9/8/10 - women in confucian china

In today's excerpt - in Confucian China, women were little more than slaves, a status that remained true through the turn of the twentieth century:

"Nowhere were women treated with greater contempt than in a Confucian state. Chinese ideographs that include the character for 'woman' mean: evil, slave, anger, jealousy, avarice, hatred, suspicion, obstruction, demon, witch, bewitching, fornication, and seduction. Confucius warned gentlemen against being 'too familiar with the lower orders or with women.' As the poet Fu Xuan wrote in the third century:

How sad it is to be a woman!
Nothing on earth is held so cheap.
Boys stand leaning at the door
Like gods fallen out of heaven.

"Marriage in China was less of a union between man and woman than a contract of indentured servitude between a girl and her mother-in-law. A wedding was arranged by parents in an effort to advance themselves socially, politically, or financially.  In traditional Chinese society a girl married into her husband's family and gave up all contact with her own parents. A bride was subservient to everyone in the new household but especially to her husband's mother, for whom she toiled without rest. Wife and mother-in-law were jealous rivals for the affection of the husband/son.  Publicly a husband and wife were indifferent toward each other, never openly acknowledging the existence of the other. In private the wife would have to struggle to win her husband's respect, and only through her grown sons did she have any real hope of  security. No wonder she then exhibited little affection toward her son's bride, and the cycle repeated itself.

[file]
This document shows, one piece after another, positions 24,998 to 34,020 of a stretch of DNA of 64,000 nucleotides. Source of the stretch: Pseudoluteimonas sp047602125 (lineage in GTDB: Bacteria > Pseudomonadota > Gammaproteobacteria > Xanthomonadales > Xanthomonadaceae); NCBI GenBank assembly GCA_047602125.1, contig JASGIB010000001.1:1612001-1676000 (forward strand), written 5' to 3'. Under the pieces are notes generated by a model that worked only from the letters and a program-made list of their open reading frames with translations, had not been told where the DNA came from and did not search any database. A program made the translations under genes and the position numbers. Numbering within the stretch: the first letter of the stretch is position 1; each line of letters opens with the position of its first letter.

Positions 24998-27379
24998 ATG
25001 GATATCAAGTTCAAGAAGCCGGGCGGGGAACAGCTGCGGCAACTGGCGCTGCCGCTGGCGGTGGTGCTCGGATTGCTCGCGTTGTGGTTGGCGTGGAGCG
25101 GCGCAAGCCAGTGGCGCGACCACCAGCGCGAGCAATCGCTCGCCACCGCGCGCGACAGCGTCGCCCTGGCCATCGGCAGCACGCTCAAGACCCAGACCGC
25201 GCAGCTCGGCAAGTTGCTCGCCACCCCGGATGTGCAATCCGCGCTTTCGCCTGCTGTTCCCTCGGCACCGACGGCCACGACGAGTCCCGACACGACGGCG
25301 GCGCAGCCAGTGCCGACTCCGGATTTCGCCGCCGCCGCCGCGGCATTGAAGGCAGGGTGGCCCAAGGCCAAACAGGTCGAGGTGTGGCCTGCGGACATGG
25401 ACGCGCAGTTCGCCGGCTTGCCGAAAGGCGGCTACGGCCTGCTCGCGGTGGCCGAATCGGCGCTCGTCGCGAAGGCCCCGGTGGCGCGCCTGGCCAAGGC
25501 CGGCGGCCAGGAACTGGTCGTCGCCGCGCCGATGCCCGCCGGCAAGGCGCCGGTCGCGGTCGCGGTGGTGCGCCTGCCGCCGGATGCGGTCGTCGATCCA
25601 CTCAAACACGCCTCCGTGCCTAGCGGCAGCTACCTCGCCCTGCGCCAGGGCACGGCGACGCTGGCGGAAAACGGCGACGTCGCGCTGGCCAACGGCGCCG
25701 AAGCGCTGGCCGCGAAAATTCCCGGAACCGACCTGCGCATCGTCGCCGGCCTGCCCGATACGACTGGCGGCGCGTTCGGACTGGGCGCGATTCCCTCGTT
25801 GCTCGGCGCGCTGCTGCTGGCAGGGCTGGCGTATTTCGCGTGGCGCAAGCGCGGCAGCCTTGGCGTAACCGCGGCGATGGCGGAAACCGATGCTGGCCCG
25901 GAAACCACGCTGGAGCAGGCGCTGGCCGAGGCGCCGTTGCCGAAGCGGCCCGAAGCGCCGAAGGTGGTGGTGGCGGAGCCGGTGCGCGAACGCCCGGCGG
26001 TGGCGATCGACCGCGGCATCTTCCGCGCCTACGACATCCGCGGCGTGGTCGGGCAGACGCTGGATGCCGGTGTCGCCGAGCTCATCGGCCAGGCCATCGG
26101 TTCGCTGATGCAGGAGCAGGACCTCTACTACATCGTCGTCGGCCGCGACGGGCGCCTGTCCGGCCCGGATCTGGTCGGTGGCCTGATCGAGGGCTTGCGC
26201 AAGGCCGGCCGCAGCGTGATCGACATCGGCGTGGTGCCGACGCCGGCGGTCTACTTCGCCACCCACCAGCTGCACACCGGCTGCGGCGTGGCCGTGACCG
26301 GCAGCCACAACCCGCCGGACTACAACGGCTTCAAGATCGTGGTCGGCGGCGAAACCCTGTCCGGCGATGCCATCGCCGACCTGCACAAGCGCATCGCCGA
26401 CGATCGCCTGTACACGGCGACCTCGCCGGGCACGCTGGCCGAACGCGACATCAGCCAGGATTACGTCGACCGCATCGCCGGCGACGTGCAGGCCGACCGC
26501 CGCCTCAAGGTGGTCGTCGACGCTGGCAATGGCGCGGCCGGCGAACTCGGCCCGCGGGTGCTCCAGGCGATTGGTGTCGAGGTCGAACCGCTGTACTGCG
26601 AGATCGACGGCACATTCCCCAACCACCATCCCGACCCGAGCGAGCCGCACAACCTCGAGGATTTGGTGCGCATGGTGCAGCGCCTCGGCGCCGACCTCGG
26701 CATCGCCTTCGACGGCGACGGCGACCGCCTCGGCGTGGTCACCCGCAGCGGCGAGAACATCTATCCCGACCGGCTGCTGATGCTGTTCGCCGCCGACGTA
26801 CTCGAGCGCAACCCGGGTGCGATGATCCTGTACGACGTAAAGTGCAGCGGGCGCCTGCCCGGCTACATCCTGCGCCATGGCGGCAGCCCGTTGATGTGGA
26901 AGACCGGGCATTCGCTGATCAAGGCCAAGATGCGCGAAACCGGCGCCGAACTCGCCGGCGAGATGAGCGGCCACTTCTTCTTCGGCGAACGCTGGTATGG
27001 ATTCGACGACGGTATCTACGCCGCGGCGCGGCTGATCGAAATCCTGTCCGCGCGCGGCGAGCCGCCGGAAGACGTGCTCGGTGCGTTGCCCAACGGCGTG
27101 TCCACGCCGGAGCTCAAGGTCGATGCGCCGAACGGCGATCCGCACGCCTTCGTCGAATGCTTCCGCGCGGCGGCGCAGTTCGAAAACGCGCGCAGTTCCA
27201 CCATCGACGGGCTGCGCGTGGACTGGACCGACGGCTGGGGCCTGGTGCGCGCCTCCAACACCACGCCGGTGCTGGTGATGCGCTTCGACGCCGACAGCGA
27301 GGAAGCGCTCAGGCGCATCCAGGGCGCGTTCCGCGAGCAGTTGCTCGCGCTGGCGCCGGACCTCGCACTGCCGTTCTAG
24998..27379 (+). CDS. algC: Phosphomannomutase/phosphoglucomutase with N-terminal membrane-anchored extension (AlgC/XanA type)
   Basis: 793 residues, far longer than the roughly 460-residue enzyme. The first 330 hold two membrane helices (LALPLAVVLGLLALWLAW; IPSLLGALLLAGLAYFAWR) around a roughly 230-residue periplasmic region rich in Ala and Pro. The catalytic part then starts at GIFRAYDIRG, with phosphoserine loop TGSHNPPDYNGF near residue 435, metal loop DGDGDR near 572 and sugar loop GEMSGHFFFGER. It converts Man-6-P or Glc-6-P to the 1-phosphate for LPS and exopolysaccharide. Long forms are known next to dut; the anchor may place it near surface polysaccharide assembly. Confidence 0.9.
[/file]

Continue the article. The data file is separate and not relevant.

"A concubine was a serious and usually permanent member of a household. She was brought in to bear a son, after the first wife had failed, then remained as an assistant wife, with all the responsibilities and few of the privileges. Once the man lost interest, she was just another servant. In most cases she was purchased from her parents, so in fact she was a slave, though she could not be discarded without arriving at a settlement with her family."


Sterling Seagrave


Dragon Lady: The Life and Legend of the Last Empress of China


Vintage Books a division of Random House, Inc.


Copyright 1992 by Scribbler's Ltd


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